BOOK REVIEW: ‘Blood Runs Coal’

Mark A. Bradley’s book, “Blood Runs Coal: The Yablonski Murders and the Battle for the United Mine Workers of America,” a finalist for the 2021 Edgar Allan Poe Award for Best Fact Crime, covers the 1969 New Year’s Eve murder of United Mine Workers of America (UMWA) rebel Joseph “Jock” Yablonski, his wife and his daughter.

The family was brutally murdered in their Pennsylvania farmhouse seven months after Jock Yablonski began his unsuccessful campaign to defeat the corrupt president of the UMWA, Tony Boyle. According to the book, Boyle embezzled UMWA funds, shut down intra-union dissent, and served the interests of coal companies more than their union members.

The investigation into the Yablonski murders was one the most intensive manhunts in FBI history and led to the first successful rank-and-file takeover of a major labor union in modern U.S. history.

Mr. Bradley, a former CIA officer who has practiced criminal defense law in D.C., also worked on terrorism and counterintelligence cases at the U.S. Justice Department. He is currently the Director of the Information Security Oversight Office, which is housed at the National Archives and Records Administration.

I reached out to Mark Bradley and asked him why he wrote the book.  

“Serendipity,” he replied. “During the spring of 2014, I was in the Library of Congress, fact checking footnotes for my first book, “A Very Principled Boy: The Life of Duncan Lee, Red Spy, Cold Warrior.” As I was waiting for one of the librarians to bring me the boxes of records I requested, I leafed through the Manuscript Division’s list of all its collections. I was immediately drawn to the entry “Joseph A. Yablonski Legal Case Collection.” I remembered that his assassination, and those of his wife and daughter, was the last bloody punctuation mark of a decade that ran red with political murders.”

He reviewed the archival records and interviewed the living witnesses, such as Chip Yablonski, Jock’s surviving son, Paul Gilly, one of the family’s killers, and Richard Sprague, the relentless prosecutor who put all the family’s killers and those who orchestrated their murders behind bars. (Sprague recently died at age 95).

To Mr. Bradley, the murders had the feel of a Greek tragedy.

“Jock Yablonski was 59 years-old when he challenged Tony Boyle in 1969. He had joined the UMWA in 1934 and rapidly had become an important organizer and charismatic leader. By the time he was murdered, he had served as the president of its important District 5, which covered southwestern Pennsylvania, and was a member of its International Executive Board, its “college of cardinals,” which advised the union’s president. Yablonski was as tough as the southwestern Pennsylvania coalfields he sprang from. With his linebacker’s neck, a face furrowed with deep creases, beetle-eyebrows, and a gravelly voice, the barrel-chested Yablonski looked as if he has just stepped out of ‘On the Waterfront,’ Elia Kazan’s 1954 movie about union corruption.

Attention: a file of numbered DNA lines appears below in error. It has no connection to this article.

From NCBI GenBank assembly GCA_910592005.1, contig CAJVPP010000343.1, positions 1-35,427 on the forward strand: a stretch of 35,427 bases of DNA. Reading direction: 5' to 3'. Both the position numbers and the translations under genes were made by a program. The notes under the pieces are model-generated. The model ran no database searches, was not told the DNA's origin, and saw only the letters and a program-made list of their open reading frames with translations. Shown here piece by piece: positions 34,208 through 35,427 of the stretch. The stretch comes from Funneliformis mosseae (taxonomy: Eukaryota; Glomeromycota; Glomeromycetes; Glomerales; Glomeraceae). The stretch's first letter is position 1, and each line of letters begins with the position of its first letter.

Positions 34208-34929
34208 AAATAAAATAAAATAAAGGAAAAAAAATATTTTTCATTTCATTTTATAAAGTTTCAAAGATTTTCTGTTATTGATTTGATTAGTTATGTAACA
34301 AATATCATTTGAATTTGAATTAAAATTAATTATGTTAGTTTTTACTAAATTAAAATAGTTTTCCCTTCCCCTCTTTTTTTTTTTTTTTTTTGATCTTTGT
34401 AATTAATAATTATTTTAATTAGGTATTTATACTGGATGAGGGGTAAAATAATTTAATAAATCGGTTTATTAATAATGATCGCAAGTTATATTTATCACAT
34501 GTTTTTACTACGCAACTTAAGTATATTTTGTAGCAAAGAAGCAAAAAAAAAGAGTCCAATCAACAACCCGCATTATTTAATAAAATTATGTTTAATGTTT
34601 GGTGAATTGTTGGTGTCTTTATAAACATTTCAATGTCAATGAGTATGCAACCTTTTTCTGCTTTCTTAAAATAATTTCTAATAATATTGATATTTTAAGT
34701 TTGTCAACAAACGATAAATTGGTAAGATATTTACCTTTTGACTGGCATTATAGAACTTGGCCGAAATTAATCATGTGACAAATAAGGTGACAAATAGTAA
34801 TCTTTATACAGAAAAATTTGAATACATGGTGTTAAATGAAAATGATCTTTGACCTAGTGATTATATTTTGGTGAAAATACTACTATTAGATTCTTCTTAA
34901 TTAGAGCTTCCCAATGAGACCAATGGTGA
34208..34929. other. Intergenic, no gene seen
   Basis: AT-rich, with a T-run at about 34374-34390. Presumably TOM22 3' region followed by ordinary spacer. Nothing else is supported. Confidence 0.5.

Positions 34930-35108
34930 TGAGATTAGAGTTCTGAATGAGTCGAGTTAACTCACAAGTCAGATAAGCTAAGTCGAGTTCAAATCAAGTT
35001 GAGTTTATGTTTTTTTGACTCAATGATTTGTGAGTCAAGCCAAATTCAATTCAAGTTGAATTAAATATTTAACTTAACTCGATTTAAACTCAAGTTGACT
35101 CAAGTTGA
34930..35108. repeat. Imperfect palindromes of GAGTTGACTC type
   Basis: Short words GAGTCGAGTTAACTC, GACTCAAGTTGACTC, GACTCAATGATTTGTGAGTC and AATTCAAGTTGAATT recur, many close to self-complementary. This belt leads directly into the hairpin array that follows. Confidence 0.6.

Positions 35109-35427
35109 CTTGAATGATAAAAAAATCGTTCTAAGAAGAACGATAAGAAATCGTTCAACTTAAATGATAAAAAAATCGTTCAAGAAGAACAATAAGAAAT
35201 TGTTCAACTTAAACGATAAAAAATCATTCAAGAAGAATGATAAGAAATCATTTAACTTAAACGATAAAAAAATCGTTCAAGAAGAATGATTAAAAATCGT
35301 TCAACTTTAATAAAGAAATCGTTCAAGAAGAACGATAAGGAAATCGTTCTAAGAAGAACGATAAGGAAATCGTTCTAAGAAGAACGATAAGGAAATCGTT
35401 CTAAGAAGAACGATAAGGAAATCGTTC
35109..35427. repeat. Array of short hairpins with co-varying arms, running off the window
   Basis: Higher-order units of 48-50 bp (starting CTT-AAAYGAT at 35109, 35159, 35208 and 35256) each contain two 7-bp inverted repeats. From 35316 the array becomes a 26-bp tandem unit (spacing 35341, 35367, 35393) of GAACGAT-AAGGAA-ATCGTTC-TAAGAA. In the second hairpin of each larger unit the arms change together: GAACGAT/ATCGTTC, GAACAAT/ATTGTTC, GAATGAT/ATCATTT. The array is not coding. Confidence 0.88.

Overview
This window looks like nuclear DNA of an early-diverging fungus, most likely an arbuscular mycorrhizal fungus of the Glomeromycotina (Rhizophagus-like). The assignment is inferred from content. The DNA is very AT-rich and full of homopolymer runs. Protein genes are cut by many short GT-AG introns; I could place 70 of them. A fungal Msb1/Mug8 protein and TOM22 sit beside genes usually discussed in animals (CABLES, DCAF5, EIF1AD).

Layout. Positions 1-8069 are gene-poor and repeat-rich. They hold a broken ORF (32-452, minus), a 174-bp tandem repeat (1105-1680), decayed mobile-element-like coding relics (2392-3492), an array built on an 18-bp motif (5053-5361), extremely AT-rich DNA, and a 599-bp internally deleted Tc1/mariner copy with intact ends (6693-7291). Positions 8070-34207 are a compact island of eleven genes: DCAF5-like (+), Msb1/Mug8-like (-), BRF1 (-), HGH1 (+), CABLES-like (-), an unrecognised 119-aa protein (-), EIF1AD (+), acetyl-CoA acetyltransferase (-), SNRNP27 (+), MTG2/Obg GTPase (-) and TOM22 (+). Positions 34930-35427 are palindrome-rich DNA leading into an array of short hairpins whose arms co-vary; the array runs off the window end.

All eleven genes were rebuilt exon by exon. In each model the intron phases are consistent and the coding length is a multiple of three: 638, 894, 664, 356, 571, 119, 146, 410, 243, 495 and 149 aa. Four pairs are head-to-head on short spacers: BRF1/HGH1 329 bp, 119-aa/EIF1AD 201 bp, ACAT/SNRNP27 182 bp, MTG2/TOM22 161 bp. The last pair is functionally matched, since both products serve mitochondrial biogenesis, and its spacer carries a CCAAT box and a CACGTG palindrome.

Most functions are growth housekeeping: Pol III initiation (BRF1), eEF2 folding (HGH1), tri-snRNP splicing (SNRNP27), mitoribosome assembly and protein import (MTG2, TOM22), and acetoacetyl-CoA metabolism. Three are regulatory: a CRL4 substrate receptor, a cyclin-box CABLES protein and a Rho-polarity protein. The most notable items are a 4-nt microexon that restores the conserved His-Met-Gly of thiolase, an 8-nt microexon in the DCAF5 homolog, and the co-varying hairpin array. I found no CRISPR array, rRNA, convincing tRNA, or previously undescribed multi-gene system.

“Tony Boyle, by contrast, always shook hands with them as if he were wearing white gloves. Boyle had Yablonski executed because he believed Yablonski committed treason by running against him. As president of the country’s wealthiest labor union, Boyle could easily have hired battalions of publicists, strategists and lawyers to guarantee his reelection, but merely defeating Yablonski wasn’t enough.”

Mr. Bradley described the three hired guns who murdered the Yablonski family as “Hillbilly hitmen.”  

“Yablonski’s killers were vicious, but extraordinarily incompetent. It took them eight attempts to finally corner him. Sadly, they did that in the family’s farmhouse in Clarksville, Pennsylvania. Their victims included not only Jock Yablonski but Margaret, his playwright wife, and Charlotte, their 25-year-old daughter and a social worker,” Mr. Bradley said. “The three killers were arrested and charged with the triple murders three weeks after they committed them.

I asked him about Richard Sprague, the Philadelphia assistant district attorney who was appointed as a special prosecutor. He said that with Sprague’s convictions of gang members, blackmailers and cop killers, he earned a reputation as the most feared and respected prosecutor in Pennsylvania, if not the nation.

Sprague quickly took charge as special prosecutor and established himself as the boss of the many county and federal prosecutors and local and federal law enforcement officers. He flatly refused to make a deal with one of the killers, which shocked his colleagues, but the killer eventually came around, as Sprague believed he would.

Sprague’s fearsome, focused, detailed and bold approach to the prosecution led to the conviction of the hired killers as well as Tony Boyle and the union underlings who hired them.   

“Blood Runs Coal” is a well-researched and well-written book that reads like a crime thriller.

• Paul Davis’ On Crime column covers true crime, crime fiction and thrillers.

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By Mark A. Bradley

W.W. Norton, $27.95, 252 pages 

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